July 3 – 17, 2014
The overnight sail from Tahiti to Huahine was a good sail and completely uneventful. As the sun rose, so did the view of Huahine on the horizon. Due to our expiring visas the year before, we had to skip a visit to Huahine, and we were making up for it this year. Little did we know that during the 5 weeks we would spend there, Huahine and its people would come to hold a very special place in our hearts.
[Huahine means woman, pregnant woman, or woman sex ~ the mountains are a profile image of a woman giving birth. Her head is far right, her breasts in the middle, and her pregnant tummy and outie belly button are far left. If this could be a panoramic shot, then one would be able to see her thighs spread, as though she were delivering her baby.]
Our first intention was to go directly to the southwestern anchorage in Baie d’Avea. However, after a chat with Steve (s/v Liward) on the morning SSB net, we learned that Liward was anchored in Fare. Once again, our destination changed. We dropped our sails, entered Passe Avapehi, and motored up to the village of Fare. As we approached the anchorage, a familiar voice over the VHF declared, “There goes the neighborhood!” It was Wayne from s/v Dances with Dragons who we’d just recently met in Tahiti. Such a funny guy!
Again, it was great to reunite with Liward. They immediately gave us all of the inside scoop for the area, especially about all of the upcoming Heiva festivities. They also informed us of a Fourth of July cookout that was being hosted by a local couple for the American boats in the anchorage. Lovina and Jean-Louis, who live on Huahine for about 6 months of the year, were so kind and generous to open their home to us, and throughout our stay in Huahine, they made us feel as though we were part of the community.
We also got to know Frederique who runs the Pacific Art gallery and boutique at the waterfront. Frederique was another person who made us feel at home in Huahine. A kind and generous woman, she doesn’t hesitate to help anyone in need. We enjoyed visiting with her in her store, she gave us a ride to Heiva dance competitions, and she also took Wil on a search for eggs.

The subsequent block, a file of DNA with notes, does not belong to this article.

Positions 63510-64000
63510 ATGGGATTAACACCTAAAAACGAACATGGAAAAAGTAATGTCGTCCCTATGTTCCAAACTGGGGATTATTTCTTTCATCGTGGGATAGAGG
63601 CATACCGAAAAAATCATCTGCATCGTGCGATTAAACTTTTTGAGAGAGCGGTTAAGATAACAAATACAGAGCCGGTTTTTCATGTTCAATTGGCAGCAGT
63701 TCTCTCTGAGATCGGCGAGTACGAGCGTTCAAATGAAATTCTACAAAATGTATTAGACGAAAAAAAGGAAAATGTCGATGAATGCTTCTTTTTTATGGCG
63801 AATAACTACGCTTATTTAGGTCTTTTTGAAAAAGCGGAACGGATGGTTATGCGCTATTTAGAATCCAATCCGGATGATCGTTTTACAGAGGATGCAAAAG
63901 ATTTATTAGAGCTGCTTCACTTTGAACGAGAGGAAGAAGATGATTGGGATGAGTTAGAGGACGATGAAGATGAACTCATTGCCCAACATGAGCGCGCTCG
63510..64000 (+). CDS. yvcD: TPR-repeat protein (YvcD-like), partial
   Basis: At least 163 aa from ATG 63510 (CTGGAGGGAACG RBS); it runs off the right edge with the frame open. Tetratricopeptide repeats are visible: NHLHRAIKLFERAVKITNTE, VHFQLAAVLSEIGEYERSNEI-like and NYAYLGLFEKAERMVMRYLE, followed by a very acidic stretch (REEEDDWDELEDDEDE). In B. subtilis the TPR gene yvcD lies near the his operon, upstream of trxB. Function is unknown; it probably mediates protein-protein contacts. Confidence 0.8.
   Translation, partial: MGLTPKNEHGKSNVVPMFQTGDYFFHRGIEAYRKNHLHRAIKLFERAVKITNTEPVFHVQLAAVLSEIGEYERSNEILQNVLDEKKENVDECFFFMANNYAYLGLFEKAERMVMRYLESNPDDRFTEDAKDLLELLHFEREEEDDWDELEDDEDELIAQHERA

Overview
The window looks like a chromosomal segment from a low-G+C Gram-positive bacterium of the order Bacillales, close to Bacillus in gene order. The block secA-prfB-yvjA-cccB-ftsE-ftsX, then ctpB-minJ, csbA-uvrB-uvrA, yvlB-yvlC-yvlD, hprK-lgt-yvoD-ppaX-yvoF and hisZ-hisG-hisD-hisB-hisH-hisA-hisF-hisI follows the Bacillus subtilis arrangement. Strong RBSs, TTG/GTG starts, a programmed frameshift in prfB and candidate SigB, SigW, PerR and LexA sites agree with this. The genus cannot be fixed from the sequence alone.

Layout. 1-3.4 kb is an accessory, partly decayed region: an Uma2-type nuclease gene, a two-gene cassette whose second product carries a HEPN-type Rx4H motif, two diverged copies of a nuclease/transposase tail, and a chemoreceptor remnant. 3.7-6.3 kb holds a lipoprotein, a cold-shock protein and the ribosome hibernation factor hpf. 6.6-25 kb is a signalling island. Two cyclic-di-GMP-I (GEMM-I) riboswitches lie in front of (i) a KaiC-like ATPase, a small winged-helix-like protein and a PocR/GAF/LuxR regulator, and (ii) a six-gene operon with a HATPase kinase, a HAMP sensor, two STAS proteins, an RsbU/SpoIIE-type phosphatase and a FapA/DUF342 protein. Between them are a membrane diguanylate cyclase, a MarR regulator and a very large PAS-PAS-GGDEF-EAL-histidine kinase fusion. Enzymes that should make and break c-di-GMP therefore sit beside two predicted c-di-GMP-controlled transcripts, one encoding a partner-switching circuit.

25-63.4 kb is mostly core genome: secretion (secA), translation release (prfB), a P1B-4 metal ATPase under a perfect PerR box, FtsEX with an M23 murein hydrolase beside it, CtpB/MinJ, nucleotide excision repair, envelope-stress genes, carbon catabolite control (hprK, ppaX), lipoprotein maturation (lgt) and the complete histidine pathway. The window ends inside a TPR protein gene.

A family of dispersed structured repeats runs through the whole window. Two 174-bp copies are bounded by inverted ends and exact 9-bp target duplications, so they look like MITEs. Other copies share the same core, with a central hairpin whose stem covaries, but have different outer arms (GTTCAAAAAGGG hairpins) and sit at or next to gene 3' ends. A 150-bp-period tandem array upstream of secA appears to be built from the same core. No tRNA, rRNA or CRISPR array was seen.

Before ever leaving New Zealand, we were put in touch via email with another family also returning to French Polynesia. s/v Zingaya was in South Island and they were returning home to Raiatea. They departed New Zealand about a week after us, and after suffering through FIVE strong low pressure systems and a knockdown, they ended up sailing directly for Raiatea. (During the knockdown, the mom, who was tethered, had gone over the side, and their 13-year old daughter managed to stop the boat while her dad pulled mom back onboard! Then, they spent 2 days hove to while they cleaned up the boat.) We stayed in touch with them throughout the entire passage, as well as afterwards. We finally got to meet them in person when they stopped to visit us in Huahine on their way to the Tuamotus for a family vacation. They too have become friends for life!
Heiva in Huahine was one experience that will remain in our memories for a lifetime. Fare is the main village where most of the competitions are held. Villages from across the island compete against each other in various sports and crafts. The activities include va’a races, a fishing tournament, kite construction and flying, javelin throwing, fruit basket making, hut building, fruit carrying races, dancing, singing, a street parade, and the list goes on. There was more than enough to see and do.
The following photos are only a small representation of our Heiva experience. There are many, many photos, and it was extremely difficult to narrow them down. These are only thumbnails, so you’ll have to click on each photo to view its entirety.
Dancing & Singing:
Fruit Carrying Races:
Bastille Day Parade & Festivities:
For us, the best part about the whole Heiva experience was the fact that we were witnessing something very special taking place among the residents of Huahine. All of the festivities and celebrations were for themselves. We were a minority among the crowd, and we felt privileged to be there. Again, we felt very much a part of the community, especially when we’d attend the various events and run into people we knew. Huahine and her people will live within our hearts for the rest of our lives.